You've seen the photographs - Aborigines chained together, iron rings around necks an ankles.

Scores of white communities across Australia keep their dark secrets - the massacre sites where Aboriginal families were rounded up and slaughtered. Others know where Aborigines were herded off the cliffs.

The only place where Aborigines were valued - cash-valued - was on the cattle properties. Black labour employed on terms barely distinguishable from slavery, was as crucial to northern pastoralists as it was to plantation owners in the Deep South of the United States. History records that when West Australian graziers offered a property for sale, they would list the acreage, the miles of fencing, the size If the herd and "the number of niggers" on the bill of sale.

In 1996, after the great step forward of Mabo, we see some of the most powerful vested interests in the country wanting to take two steps back, to further dispossess the dispossessed. To push them from the leftover lands that have proved too hard for crops or cattle but that turn out to be rich in minerals.

These savageries are, of course, not exclusive to Australia. We've witnessed the same ruthlessness in North, Central and South America as white communities debauched the indigenous peoples they had not managed to destroy. Indonesians are behaving just as brutally in Irian Jaya, while native peoples in South Asia are being driven from their chainsawed jungles. What Australia has done may be no worse, but it's certainly little better. This despite our collective delusions that the words "a fair go" are emblazoned on the shield between our heraldic 'roo and emu. Sadly our coat of arms looks increasingly like your typical rural roadsign, peppered with the bullets of bigotry.

A system of government that breaks the spirit of a Noel Pearson stands condemned. With Mabo under frenzied attack by conservative governments, with the Cape York agreement trashed by Rob Borbidge, Pearson has walked away. The vacuum his absence creates may well be filled try the opportunists and crazies of black politics - a gift to white bigotry. Australian public life has been well served by the likes of Pearson, Lois O'Donoghue, Pat Dodson and Marcia Langton. To crush their attempts at conciliation and reconciliation is an act of political madness. Worst of all, there's talk of John Howard using Aboriginal issues as the trigger for a double dissolution which, in turn, will open the floodgates of racism and resentment, so that the most sensitive of all policy issues will be dictated by talkback radio.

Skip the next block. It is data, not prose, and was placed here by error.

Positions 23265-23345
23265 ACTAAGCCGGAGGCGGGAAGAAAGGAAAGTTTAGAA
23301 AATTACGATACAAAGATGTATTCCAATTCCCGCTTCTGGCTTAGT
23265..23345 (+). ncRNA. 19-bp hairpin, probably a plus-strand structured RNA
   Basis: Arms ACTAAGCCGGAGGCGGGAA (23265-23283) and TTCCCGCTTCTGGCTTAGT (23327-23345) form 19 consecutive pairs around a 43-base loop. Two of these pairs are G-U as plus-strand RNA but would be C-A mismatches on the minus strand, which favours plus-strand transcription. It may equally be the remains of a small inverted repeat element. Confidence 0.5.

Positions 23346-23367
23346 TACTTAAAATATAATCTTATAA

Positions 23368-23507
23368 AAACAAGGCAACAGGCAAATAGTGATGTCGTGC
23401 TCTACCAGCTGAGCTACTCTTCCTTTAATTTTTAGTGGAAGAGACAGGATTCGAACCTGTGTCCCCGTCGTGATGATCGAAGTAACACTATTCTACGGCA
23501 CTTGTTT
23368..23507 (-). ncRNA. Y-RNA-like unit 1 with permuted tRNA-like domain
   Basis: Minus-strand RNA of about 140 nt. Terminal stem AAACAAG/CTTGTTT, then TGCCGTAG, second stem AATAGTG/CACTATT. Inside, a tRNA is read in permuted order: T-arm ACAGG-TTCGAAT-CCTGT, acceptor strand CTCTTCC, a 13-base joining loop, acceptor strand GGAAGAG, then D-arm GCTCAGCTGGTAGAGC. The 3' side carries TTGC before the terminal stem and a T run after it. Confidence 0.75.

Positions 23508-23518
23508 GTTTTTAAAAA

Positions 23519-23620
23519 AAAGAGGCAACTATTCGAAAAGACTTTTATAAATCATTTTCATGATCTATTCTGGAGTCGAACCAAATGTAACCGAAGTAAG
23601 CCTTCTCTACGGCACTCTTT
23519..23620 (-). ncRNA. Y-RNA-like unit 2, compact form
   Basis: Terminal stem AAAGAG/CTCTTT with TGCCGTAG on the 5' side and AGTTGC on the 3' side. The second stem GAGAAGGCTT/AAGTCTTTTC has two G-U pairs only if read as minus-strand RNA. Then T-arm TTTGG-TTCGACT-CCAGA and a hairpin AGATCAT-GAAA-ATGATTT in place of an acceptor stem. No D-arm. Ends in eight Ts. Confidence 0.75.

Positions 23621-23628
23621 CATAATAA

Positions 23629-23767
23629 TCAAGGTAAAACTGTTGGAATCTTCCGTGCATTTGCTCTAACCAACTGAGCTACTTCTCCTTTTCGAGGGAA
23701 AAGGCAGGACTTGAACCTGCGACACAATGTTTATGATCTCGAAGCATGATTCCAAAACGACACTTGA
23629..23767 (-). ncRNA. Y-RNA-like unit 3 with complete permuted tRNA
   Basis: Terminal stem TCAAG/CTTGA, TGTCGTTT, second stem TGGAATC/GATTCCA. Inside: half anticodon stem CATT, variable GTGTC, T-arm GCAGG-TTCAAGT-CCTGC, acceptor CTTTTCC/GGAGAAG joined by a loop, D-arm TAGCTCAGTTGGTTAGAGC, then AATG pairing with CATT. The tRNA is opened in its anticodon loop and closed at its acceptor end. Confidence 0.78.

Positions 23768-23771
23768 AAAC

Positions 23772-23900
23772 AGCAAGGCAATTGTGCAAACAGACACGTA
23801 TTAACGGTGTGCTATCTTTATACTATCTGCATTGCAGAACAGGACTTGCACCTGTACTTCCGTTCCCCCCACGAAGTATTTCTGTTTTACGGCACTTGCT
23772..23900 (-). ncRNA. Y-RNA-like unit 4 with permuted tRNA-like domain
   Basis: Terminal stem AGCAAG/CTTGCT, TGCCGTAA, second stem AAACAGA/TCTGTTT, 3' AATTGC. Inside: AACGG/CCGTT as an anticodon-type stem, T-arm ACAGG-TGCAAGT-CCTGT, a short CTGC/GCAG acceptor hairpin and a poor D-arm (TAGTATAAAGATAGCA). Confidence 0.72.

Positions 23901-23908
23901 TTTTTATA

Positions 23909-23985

No one pretends that Aboriginal issues aren't agonisingly difficult. With the best will in the world, the problems can seem intractable. I remember standing with John Gorton on the steps of the old Parliament House, looking down at a group of Aborigines involved in a somewhat feeble demonstration, and hearing that decent man mumble: "Inoperable cancer, inoperable cancer." That's often how it looked, how it seemed. After 40,000 years of being separated by vast distances and 500 languages, Aboriginal society was anything but monolithic.

In more recent times, there has been deepening divisions between traditional and urban communities.

I have long been astonished by the willingness of Aborigines to forgive white Australia its sins of commission and omission. Was there ever a less embittered, better humoured people? They've taken the worst that we could throw at them and survived. Which is where the analogies of my piece of science fiction break down. Despite the genocidal onslaught, Aborigines and their communities have not only refused to succumb but, miraculously, have refused to hate. Moreover communities separated by clan, language and distance have forged links that have effectively produced a sense of Aboriginal nationhood. In a country where many whites have never met an Aborigine, where the Aboriginal population amounts to a tiny percentage of the total, the world's oldest continuing culture is increasingly well informed and their political nous admired by indigenous people around the world.

In the 1960s, Aboriginal politics involved mimicry of African-American idioms and methodologies - but in the past 20 years indigenous politics have been truly indigenous. Lacking a sophisticated middle-class, Australia's Aborigines can still only field a few dozen highly sophisticated activists - and they have to contend with hostility from within their communities well as from the outside world. And again and again the side has been let down by opportunists within Aboriginal organisations who have little compunction about ripping of the system, at the cost of their own people.

Yet an Aboriginal leadership has evolved that is focused, honourable and eminently reasonable. And it is these people the conservative governments of Australia are actively undermining. They know that recent election results demonstrate a political bonus to proclamations of bigotry, that a little bit of racism can add considerably to an electoral swing. Thus the spirit of reconciliation is being replaced by cynicism and opportunism, leading to a dangerously combustible situation that not only turns back the clock but rips out the mechanism.

In recent years there have been signs of improvement.

Reconciliation had seemed more than a political piety. In destroying the fiction of terra nullius and in picking up on the major themes of the land rights movement, Mabo was, by any measure, an immensely significant milestone.

Now a nincompoop of a federal minister joins forces with reckless, rapacious premiers to vandalise what has been achieved in race relations in our country. And make no mistake - finally it isn't the issue of the republic that will define Australia's place in the world, let alone our balance of payments. It is our treatment of Aboriginal Australians that the world, and history, will judge us by. And at the moment, the verdict can only be guilty. Very guilty indeed.